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Old Posted May 3, 2012, 1:11 AM
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Originally Posted by J. Will View Post
You really think people are going to walk down some dark alley to shop at a street cart?

Yeah. During Toronto's Nuit Blanche a few years ago, there was a night market set up in an alleyway, which attracted a sizable crowd. Now, that of course was part of a major event, but I see no reason why it wouldn't be successful enough on a regular day too, being in a high traffic area. The intimate scale of an alley does lend itself well to a marketplace, I think.




Or they can be converted into some sort of permanent shopping arcade, like Melbourne's famous laneways.


(but of course, this is all just "in theory" - then we get back to the fact that there just aren't public alleys in Manhattan)
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Old Posted May 3, 2012, 1:18 AM
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Maybe they can find more room in alleyways.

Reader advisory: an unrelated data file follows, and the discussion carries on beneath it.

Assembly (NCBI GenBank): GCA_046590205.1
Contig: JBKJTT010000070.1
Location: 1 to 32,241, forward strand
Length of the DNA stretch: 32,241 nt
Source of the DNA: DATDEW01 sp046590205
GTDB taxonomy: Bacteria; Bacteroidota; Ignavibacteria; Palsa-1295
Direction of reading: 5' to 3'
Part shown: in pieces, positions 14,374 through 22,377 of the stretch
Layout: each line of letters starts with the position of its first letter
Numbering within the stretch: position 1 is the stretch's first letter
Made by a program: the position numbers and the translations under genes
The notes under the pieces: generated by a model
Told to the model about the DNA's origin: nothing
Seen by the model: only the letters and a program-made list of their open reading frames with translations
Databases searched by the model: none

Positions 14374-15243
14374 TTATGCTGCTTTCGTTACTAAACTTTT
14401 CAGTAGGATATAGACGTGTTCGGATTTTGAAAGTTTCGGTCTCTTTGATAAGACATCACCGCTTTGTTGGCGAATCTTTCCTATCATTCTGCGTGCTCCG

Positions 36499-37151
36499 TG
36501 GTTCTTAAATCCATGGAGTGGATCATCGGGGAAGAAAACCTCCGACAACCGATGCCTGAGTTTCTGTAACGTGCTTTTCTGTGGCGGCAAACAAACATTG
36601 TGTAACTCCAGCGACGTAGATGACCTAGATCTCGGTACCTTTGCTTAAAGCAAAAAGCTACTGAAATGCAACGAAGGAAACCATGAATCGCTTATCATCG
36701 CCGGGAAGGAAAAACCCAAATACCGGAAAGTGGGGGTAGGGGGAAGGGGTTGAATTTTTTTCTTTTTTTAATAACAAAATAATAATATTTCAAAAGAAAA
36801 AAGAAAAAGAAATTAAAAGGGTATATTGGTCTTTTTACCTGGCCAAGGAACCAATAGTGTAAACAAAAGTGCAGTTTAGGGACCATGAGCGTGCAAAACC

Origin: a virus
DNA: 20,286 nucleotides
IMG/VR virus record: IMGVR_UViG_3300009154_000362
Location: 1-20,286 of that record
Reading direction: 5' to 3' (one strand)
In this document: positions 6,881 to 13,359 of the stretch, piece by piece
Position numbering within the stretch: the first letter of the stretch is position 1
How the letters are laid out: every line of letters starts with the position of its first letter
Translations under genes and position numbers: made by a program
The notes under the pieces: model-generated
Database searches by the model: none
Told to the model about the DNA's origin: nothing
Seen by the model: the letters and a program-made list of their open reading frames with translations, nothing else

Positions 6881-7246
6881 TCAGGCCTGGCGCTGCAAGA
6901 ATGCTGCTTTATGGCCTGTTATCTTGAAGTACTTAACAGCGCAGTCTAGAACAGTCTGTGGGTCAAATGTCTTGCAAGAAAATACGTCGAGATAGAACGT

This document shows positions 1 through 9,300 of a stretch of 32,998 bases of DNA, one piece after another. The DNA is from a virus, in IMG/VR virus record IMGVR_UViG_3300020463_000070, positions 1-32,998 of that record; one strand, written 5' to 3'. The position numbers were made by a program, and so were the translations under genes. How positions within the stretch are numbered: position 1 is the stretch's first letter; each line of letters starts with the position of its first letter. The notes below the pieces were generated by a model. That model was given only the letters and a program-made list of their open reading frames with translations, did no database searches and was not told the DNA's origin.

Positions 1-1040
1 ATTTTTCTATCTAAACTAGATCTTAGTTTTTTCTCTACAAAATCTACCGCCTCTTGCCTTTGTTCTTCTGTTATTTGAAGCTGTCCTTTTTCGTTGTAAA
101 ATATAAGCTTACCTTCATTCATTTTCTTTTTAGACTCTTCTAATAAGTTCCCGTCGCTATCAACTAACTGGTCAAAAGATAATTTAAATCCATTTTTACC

There are no alleyways in Manhattan. That's why the trash is piled high on the street curbs every night.
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Old Posted May 3, 2012, 3:21 AM
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Originally Posted by J. Will View Post
Manhattan doesn't have many alleys, but even if they did, who could find more room? The vendors? You really think people are going to walk down some dark alley to shop at a street cart?
Take a look at Melbourne to see what a city can do with alleys in the CBD.
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Old Posted May 3, 2012, 3:43 AM
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Take a look at Melbourne to see what a city can do with alleys in the CBD.
What part of "no alleys in New York" is not registering with people?
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Old Posted May 3, 2012, 3:48 AM
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Then there should be more streets turned into pedestrian side streets. There are many carts located on them in other cities.
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Old Posted May 3, 2012, 4:31 AM
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Maybe they could clean up the alleys in Manhattan and use them for some of the vendors -- it would alleviate some of the congestion.
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Old Posted May 3, 2012, 4:33 AM
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Maybe they could clean up the alleys in Manhattan and use them for some of the vendors -- it would alleviate some of the congestion.